[erlang-questions] Human readable errors in lists module

Raimo Niskanen raimo+erlang-questions@REDACTED
Tue Feb 10 16:51:36 CET 2009

On Tue, Feb 10, 2009 at 03:22:24PM +0000, Adam Lindberg wrote:
> Hi,
> Is there any reason that for example lists:zipwith/3 returns a function clause instead of a human readable error when the lists are of different length? It might seem obvious at first but the reason I'm asking is because a colleague of mine just spent a long time debugging code with used list:zipwith/3 and it threw this error. What he did at first was to check that all arguments to lists:zipwith/3 was not zero (this is what the function clause error indicated).
> lists:zipwith/3 could have been implemented as below (or something similar):
> zipwith(F, [X | Xs], [Y | Ys]) -> [F(X, Y) | zipwith(F, Xs, Ys)];
> zipwith(F, [], []) when is_function(F, 2) -> [].
> zipwith(F, [], Ys) -> error(lists_of_different_length). %% Just a proposal, insert
> zipwith(F, Xs, []) -> error(lists_of_different_length). %% preferred error mechanism here.

That would be:
zipwith(F, [X | Xs], [Y | Ys]) -> [F(X, Y) | zipwith(F, Xs, Ys)];
zipwith(F, [], []) when is_function(F, 2) -> [];
zipwith(F, [], [_ | _]) when is_function(F, 2) ->
zipwith(F, [_ | _], []) when is_function(F, 2) ->
zipwith(F, Xs, Ys) ->
    erlang:error(badarg, [F, Xs, Ys]).

or else it would give the wrong error reason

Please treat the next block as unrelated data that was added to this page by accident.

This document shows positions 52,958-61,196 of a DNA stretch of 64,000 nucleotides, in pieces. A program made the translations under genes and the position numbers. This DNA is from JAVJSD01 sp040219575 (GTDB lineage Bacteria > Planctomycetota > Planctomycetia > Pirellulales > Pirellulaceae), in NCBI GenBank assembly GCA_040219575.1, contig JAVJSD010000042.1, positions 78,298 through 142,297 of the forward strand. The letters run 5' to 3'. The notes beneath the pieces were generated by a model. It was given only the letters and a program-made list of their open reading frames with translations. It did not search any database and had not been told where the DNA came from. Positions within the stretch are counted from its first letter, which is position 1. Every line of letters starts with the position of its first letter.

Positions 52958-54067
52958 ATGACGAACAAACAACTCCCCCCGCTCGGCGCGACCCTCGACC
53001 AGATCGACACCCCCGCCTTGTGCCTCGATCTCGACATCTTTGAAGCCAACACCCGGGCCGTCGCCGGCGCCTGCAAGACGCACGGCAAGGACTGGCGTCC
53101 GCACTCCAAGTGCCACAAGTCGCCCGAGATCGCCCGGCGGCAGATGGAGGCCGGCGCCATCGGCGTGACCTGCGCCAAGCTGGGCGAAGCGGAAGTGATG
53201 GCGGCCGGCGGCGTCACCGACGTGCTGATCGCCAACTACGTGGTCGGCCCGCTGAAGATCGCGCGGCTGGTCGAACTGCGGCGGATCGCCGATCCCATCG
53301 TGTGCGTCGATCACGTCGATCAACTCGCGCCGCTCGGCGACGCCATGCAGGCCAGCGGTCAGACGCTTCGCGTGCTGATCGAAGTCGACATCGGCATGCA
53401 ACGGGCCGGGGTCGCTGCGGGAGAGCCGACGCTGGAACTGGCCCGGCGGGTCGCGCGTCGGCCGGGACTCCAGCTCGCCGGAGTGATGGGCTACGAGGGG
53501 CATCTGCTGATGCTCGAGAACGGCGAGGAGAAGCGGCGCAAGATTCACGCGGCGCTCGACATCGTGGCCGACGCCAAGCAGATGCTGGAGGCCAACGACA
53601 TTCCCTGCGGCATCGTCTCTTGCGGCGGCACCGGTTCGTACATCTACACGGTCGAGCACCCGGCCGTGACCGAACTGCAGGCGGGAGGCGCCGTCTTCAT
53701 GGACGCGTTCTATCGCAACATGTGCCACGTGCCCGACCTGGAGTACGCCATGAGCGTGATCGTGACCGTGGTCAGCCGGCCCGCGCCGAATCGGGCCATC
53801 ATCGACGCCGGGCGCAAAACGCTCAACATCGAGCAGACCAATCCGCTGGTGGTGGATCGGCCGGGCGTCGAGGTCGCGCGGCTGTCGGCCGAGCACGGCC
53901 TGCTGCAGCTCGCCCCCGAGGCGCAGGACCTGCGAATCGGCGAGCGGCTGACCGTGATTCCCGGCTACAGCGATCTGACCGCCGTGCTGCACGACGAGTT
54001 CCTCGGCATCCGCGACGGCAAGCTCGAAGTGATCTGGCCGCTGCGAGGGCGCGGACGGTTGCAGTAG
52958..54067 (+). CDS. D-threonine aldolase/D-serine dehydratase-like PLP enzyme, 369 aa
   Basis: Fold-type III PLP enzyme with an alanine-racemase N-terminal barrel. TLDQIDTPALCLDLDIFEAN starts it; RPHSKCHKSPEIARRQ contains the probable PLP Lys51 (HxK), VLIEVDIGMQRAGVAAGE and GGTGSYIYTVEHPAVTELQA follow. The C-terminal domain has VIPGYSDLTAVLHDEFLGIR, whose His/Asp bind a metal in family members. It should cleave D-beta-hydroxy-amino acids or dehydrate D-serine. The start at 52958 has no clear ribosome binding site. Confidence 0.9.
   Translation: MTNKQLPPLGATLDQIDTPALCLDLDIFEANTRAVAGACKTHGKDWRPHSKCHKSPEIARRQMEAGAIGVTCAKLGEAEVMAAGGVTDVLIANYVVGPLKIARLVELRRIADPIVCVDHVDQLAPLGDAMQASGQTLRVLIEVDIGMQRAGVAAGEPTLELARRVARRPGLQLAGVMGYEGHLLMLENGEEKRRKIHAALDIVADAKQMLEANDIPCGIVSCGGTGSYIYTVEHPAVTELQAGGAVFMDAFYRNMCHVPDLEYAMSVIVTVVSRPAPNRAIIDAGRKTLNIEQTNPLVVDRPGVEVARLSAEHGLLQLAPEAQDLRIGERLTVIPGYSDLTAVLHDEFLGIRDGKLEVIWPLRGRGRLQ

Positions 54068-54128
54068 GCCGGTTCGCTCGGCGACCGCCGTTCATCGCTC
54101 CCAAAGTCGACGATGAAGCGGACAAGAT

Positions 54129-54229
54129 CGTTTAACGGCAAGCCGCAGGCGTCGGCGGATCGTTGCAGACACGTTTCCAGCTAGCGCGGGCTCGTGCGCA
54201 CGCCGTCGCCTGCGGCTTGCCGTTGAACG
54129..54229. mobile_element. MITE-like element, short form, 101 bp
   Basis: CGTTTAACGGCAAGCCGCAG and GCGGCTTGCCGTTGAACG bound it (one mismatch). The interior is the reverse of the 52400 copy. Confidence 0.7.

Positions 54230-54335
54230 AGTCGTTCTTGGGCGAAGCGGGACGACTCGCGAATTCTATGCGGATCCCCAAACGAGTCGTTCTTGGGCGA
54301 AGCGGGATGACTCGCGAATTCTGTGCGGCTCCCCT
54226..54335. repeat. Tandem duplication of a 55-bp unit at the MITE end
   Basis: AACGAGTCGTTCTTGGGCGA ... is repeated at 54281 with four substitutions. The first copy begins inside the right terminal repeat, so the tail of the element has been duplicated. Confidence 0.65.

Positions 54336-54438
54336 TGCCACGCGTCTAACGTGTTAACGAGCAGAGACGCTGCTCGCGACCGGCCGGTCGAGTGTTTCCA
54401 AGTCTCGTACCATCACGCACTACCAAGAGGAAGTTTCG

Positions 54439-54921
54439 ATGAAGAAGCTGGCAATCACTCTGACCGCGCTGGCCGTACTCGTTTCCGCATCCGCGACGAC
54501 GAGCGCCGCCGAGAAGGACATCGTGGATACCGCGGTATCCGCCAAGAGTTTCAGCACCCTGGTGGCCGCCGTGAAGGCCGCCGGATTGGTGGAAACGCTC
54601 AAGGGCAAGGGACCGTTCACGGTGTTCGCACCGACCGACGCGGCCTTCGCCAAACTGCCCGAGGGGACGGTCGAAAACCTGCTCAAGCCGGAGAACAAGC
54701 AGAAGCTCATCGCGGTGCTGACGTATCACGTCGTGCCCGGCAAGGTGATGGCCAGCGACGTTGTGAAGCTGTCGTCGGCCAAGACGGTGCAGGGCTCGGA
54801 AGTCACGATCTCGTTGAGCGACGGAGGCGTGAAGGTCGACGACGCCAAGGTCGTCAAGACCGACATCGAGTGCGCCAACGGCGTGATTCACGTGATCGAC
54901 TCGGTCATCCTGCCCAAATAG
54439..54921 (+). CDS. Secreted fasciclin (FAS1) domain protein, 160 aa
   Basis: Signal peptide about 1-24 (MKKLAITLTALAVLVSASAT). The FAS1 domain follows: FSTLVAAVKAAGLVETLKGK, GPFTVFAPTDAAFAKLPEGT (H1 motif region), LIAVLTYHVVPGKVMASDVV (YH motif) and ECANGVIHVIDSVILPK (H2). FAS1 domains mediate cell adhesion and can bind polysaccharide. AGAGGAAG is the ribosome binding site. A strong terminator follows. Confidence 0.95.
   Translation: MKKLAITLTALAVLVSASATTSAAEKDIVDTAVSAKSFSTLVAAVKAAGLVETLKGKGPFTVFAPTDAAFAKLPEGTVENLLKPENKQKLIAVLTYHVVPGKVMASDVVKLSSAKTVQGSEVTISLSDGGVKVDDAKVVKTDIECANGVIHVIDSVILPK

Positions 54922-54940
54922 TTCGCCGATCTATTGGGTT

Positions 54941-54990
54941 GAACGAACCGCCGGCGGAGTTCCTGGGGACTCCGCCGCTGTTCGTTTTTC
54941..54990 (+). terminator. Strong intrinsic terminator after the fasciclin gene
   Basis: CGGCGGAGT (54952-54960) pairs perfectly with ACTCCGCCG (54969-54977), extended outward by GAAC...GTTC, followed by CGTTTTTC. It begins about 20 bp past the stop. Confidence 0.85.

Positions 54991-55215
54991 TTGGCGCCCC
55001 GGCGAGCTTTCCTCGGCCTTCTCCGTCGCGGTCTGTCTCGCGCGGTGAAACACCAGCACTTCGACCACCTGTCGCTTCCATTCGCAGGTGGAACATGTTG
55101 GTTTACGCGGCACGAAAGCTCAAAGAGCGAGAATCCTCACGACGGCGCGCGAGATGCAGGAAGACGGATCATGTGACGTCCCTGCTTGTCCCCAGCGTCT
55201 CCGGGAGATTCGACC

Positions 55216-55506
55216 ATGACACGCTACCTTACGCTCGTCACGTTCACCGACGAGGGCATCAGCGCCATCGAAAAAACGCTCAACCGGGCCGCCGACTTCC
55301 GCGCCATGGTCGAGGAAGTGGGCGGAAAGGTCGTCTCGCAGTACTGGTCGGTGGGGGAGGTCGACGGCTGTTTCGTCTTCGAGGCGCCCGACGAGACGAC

for zipwith(Fun, [], atom).

Yes, zipwith/2,3 are very good candidates for this change.
It is a minor change and it is unlikely that the change
from a runtime error functin clause to badarg would break
old code. Note that a {badarg,Reason} tuple is not that
common in OTP, but an lists_of_different_length reason
or any other odd error atom is less common.

But if we change zipwith/2,3 we must in the name of consistency
do it for all functions in the lists module, and for all other
modules in stdlib, and kernel, and erts. And for some other functions
it may not be obvious that a simple erlang:error/1 at the bottom
of an iteration could know the cause as it is obvious for
zipwith. Then we would have to think about using a try..catch
at the top level and perhaps throw a cause and figure out
in the try..catch what was wrong. And the same applies when
a library function calls helper functions and you get a hard
time knowing what was the API function you gave the wrong
arguments really...

So users that get a weird function clause and a stack
trace pretty soon figure out how to debug. And it improves
their degbugging skills for their own code.

It could be better but this works rather good.

> The function clause, noting the arguments as [#Fun..., [], [5,6,7,...]], is kind of misleading since it happens inside the lists:zipwith/3 function.
> I can see the purists' argument here "that it is really a function clause" but I also see the pragmatist argument "that it is much easier to debug."
> Cheers,
> Adam
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/ Raimo Niskanen, Erlang/OTP, Ericsson AB

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